Simulation of a polymer flow under compression between two glasses.

  • Last Post 14 February 2020
vikrambathala4 posted this 12 February 2020



I am trying to simulate the polymer flow under compression between two glasses at different temperatures(room temperature to melting points), I have a DMA test data of the polymer at different temperatures and frequency sweeps.(like Loss modulus, Storage modulus, Viscosity and Phase lags).

and I am stuck up with the following questions.




I know that Visco-elastic material consists of both Solid and liquid properties, if the phase lag between storage modulus and loss modulus is close to zero then it is more of a solid, and if it close to 90, it is more of an liquid. But my polymer material has a phase angle of 40 at 240 degree C.

I confused that whether I should consider my polymer as a very soft viscous elastic solid or thick Viscous fluid ? how to decide

Which solver should I use

1. Should I use the Ansys mechanical and model the polymer as solid visco-elastic material. Then, can I use the DMA data for fitting the coefficients of material models.


2. Should I use the Ansys Polyflow to model the polymer as non Newtonian fluid and inputting the viscosity data I got from the DMA test at different temperature for the fluid model.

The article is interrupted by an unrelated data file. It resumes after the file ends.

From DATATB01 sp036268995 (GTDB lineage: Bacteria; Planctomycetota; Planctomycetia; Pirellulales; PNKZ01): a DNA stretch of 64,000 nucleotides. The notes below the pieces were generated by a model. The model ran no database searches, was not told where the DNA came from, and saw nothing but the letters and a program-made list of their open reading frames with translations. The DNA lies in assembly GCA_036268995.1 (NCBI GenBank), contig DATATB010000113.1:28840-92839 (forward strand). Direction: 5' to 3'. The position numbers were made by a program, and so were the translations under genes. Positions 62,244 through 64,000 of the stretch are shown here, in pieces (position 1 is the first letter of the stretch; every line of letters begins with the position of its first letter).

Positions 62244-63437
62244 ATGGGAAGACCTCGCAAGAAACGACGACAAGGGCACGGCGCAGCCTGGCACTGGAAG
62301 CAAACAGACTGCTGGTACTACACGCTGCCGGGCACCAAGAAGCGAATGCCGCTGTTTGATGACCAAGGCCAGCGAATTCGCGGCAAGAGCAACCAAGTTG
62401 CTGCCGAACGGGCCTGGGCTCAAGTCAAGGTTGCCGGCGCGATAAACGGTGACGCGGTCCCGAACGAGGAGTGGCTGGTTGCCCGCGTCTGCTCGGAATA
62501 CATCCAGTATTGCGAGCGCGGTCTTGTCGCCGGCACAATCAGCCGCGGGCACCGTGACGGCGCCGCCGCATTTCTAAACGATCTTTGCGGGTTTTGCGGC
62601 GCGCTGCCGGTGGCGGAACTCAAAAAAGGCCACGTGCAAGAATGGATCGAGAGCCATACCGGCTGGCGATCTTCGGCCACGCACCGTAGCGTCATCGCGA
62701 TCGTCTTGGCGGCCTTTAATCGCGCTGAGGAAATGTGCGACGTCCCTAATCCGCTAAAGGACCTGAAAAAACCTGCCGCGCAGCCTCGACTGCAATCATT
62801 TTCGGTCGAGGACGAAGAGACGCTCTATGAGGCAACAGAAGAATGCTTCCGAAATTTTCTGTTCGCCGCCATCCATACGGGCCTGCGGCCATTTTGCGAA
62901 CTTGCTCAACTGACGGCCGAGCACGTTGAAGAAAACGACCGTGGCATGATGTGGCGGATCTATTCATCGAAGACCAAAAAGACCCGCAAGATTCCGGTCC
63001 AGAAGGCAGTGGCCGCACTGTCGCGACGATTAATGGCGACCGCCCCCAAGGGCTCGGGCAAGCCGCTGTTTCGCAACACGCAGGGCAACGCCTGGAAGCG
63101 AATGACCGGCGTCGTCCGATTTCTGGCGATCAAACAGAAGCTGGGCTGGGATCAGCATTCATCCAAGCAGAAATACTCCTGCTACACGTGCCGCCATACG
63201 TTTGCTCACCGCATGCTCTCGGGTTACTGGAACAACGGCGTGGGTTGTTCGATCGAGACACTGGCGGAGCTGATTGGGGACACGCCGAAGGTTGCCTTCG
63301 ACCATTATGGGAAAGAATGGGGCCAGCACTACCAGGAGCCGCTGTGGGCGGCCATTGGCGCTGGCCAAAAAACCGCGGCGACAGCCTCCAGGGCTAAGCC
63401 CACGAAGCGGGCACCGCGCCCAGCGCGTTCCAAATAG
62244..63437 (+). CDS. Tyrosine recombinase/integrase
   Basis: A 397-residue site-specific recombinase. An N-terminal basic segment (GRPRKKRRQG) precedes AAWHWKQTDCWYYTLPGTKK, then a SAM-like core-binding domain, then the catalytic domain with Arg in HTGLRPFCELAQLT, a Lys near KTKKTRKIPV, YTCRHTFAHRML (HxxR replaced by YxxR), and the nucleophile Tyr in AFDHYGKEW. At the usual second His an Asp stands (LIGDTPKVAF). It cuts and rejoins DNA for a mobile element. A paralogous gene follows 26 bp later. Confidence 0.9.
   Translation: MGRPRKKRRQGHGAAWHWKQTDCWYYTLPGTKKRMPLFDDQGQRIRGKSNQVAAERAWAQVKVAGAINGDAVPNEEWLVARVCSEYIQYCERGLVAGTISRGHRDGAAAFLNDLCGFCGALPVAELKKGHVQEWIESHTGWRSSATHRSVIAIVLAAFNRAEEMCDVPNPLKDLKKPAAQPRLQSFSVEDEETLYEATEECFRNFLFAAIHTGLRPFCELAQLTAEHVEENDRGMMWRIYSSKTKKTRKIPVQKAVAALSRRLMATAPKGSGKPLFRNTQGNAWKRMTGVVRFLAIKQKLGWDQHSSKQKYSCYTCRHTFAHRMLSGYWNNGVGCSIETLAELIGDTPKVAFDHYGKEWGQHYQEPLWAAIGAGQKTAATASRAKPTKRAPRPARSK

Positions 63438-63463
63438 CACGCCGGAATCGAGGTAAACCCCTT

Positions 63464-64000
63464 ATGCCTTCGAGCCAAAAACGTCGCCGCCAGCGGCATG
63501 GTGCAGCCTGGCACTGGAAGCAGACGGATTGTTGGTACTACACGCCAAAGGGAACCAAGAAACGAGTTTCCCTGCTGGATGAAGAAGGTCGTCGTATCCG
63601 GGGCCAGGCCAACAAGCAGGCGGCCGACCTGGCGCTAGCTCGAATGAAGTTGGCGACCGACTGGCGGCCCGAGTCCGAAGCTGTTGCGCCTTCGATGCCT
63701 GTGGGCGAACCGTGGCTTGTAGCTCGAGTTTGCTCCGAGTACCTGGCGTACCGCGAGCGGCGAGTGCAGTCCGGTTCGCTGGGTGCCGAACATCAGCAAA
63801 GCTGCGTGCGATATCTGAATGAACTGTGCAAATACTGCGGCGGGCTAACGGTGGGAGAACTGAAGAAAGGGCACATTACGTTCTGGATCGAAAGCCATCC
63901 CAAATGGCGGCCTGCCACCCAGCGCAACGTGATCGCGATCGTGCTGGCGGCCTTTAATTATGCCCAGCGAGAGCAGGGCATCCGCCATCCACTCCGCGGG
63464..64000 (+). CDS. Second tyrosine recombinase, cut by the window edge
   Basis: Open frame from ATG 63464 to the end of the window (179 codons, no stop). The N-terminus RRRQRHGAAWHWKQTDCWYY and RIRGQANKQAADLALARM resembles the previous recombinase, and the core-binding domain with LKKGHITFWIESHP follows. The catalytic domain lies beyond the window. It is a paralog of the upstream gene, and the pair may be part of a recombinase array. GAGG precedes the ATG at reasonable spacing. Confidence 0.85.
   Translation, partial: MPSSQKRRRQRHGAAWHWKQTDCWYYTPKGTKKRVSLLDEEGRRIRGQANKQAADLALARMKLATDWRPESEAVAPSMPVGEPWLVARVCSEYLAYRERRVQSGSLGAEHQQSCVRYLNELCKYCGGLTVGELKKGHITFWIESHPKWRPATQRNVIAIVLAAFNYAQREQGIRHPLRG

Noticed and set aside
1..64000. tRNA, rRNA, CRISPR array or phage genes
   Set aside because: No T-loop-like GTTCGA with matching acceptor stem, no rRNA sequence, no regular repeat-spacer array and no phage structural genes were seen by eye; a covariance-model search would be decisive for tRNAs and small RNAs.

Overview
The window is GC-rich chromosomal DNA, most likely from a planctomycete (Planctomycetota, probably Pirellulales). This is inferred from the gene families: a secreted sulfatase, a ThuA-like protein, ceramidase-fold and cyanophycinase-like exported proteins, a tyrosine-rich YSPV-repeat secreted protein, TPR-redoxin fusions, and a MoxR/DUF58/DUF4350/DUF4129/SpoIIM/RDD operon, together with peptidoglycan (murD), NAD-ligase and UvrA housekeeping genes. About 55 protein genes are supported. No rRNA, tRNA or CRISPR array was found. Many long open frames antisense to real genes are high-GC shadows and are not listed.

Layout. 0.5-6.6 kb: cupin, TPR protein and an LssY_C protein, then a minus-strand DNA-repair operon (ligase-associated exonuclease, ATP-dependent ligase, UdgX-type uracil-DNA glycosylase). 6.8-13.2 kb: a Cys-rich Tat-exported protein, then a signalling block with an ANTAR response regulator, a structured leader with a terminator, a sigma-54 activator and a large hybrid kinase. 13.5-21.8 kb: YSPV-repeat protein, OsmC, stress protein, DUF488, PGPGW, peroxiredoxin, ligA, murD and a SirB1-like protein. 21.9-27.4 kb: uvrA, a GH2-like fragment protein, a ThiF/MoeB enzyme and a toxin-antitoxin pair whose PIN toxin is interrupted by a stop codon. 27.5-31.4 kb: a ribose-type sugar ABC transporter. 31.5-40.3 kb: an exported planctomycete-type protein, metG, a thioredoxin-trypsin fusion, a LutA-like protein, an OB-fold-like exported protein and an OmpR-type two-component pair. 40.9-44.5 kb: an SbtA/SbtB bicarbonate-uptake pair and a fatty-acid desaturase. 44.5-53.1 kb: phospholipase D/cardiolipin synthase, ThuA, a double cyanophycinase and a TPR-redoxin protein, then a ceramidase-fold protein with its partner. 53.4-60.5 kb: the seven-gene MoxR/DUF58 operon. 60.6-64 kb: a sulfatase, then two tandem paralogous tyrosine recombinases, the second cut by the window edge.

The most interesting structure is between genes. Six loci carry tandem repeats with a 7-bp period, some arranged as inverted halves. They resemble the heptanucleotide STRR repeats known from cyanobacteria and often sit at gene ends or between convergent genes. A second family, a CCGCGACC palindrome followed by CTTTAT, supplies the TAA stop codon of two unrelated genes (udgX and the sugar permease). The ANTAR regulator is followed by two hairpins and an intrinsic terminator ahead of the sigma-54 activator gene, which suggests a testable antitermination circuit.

Any solution would be appreciated.

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bducoeur posted this 14 February 2020


As you are in between fluid and solid, you will make an assumption.  You might need to use two different solftware depending you are more on the solid state or on the fluid state.  If you consider it is fluid, I would recommend using Polyflow as you can do pressing of viscoelastic material.

In the following section of the help : ,you have the possibility to download “Polyflow Example Files”

Example 40, 80, 81, 87, 109, 120, 124 are dealing with pressing

If you want to include viscoelastic behavior, you can find useful information here:

and here :

Example 3, 15, 16, 24, 28, 39, 41, 45, 51, 62, 67, 72, 73, 74, 88, 90, 99, 100, 103, 105, 106 are dealing with viscoelastic.  Not necessary with pressing but pressing and viscoelastic can be combined.

Best regards,


vikrambathala4 posted this 14 February 2020